If this game is truly serious about changing it's protocol and it's image, this is the perfect place to start. Arum, despite his own checkered history had time and time again painted himself as the victim to the evil and corrupt Don King. Well, it turns out that his own organization was probably just as corrupt and deceitful as he made King's organization to be.

You could just hear King bellowing,” LIGHTS ARE OUT IN ARUMVILLE!!!” And what will be interesting is how the media- how has largely given Arum a free pass despite his own unsavory past, while persecuting King at any cost- will cover the upcoming events. It simply hasn't been convenient to call out Arum, while focusing largely on King as the symbol for what ills boxing.

But now this is a pivotal time for the game. This is a perfect time and place for true change and for this game to be taken seriously once again by the general populace. If the status quo exists after what has happened and what will soon become public, then maybe, just maybe, the game doesn't deserve to be taken seriously, then.

This could be the end of Top Rank. And a new beginning for boxing.

Articles of 2004

2004 Boxing Pound for Pound List



The final boxing pound-for-pound list of the year for 2004.

1. Bernard Hopkins: The top guy from beginning to end, Hopkins took care of Oscar De La Hoya with a body shot in the biggest fight of 2004. Now, he'll wait for Jermain Taylor to progress a little further, or he'll go the rematch route with Felix Trinidad. Either way, Hopkins stands to earn a lot of money in 2005 and extend that all-time middleweight reign.

2. Floyd Mayweather: How long has it been since we've seen Mayweather in a meaningful fight? Certainly not in 2004, when he outpointed the difficult DeMarcus Corley. He's slated for a January outing against a no-name. Enough stalling, already, “Pretty Boy”. Fight someone we care about (preferably Kostya Tszyu), or you'll lose your #2 position sometime in 2005.

3. Felix Trinidad: “Tito” stormed back with a magnificent knockout of Ricardo Mayorga in 2004, and now hopes to capitalize on it with big money fights. He'd like nothing more than a rematch with his only conqueror, Hopkins, but he may also opt for old nemesis Oscar De La Hoya. Either way, Trinidad is sure to fight a big fight sometime in the coming year.

4. Kostya Tszyu: What a difference one fight makes. As recently as late October, the boxing world was wondering whether Tszyu was even serious about the sport anymore. We found out with a second round demolition of Sharmba Mitchell. And that made the junior welterweight division very attractive. Tszyu has several options now, including Arturo Gatti and Mayweather or even a hop up to welterweight to challenge Cory Spinks. Let's hope one of them happens in 2005.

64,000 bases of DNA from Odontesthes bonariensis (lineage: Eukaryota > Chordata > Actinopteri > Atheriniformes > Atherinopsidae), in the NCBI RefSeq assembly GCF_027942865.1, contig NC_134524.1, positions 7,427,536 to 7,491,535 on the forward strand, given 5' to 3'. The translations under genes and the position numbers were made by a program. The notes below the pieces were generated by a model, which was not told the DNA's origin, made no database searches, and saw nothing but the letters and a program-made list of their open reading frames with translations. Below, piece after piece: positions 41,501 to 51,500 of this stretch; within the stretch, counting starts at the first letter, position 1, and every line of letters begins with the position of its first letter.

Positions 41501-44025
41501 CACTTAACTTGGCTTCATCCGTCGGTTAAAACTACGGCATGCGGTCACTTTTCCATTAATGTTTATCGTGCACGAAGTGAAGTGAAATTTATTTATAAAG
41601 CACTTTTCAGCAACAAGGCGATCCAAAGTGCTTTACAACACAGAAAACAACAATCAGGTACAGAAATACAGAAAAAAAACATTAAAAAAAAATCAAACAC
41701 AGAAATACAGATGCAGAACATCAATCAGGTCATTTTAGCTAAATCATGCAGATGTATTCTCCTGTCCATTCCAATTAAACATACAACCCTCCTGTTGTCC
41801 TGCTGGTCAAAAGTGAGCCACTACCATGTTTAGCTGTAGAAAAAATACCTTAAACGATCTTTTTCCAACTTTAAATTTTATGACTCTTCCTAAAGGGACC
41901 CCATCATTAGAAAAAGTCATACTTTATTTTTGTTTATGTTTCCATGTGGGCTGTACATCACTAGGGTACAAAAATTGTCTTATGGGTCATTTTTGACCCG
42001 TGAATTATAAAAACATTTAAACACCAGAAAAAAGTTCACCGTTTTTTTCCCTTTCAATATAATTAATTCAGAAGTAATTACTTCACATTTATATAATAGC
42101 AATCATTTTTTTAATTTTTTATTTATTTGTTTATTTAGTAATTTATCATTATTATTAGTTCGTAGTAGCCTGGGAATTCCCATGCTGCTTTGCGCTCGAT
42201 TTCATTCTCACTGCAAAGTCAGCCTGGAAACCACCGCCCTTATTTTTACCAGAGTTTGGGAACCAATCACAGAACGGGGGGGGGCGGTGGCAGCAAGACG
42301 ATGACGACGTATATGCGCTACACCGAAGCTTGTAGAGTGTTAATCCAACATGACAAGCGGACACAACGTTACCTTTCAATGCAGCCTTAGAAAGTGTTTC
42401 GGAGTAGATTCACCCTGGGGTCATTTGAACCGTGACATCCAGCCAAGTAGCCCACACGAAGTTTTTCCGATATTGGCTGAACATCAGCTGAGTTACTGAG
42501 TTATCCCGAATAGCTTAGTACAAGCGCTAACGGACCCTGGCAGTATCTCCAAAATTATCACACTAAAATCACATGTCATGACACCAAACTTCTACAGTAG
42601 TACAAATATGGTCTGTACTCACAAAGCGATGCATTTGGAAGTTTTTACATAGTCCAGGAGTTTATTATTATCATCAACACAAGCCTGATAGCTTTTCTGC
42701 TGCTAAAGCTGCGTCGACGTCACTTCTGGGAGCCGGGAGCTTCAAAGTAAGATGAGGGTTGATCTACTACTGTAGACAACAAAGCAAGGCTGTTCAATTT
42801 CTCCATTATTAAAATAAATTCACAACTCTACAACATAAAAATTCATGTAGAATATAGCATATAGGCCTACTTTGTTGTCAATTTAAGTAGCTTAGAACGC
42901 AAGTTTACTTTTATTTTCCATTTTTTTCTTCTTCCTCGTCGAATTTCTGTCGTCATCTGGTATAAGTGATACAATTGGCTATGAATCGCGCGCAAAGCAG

5. Manny Pacquiao: Pacquiao fought twice in 2004, and what a fight the first one was. His thrilling war with Juan Manuel Marquez was the best brawl of the year, and there is a chance that the two rivals will go at it again in 2005. If not, Pacquiao has a list full of options: Marco Antonio Barrera, Erik Morales, etc. Pacquiao will fight one of them in the next year.

6. Marco Antonio Barrera: Another guy thought to be washed up when the year started, Barrera resurrected his career for the second time with a masterful victory over Paulie Ayala and a close decision over rival Erik Morales in another great fight. Barrera is obviously shooting for a return with Pacquiao, who decimated him in November 2003. Barrera says it was an off-night. Hopefully, we'll find out if that was the case.

7. Winky Wright: Winky entered the “superstar” realm in 2004 with a pair of decision victories over Shane Mosley. The first was very impressive, as Wright practically shut Mosley out. The second was closer, but proved once again that Winky was the superior fighter. He'd like a shot at Trinidad or Oscar De La Hoya, but neither will happen. He'd probably be best off shooting for a name like Fernando Vargas or Ricardo Mayorga.

8. Juan Manuel Marquez: After several years on the outside looking in, Marquez is finally in a position to make some money after his courageous performance against Pacquiao. He rose from three first-round knockdowns to wage the fight of his life in a fight that was ruled a draw. It would also be interesting to see Marquez against countrymen Barrera and Erik Morales.

9. Erik Morales: “El Terrible” fought another great fight against Barrera, but, again, it was in a losing cause. He has now lost two of three to his fierce rival, and probably wants nothing to do with him anymore. But, eventually, talk of Barrera-Morales 4 will come up again. In the meantime, Morales could shoot for Pacquiao or Marquez.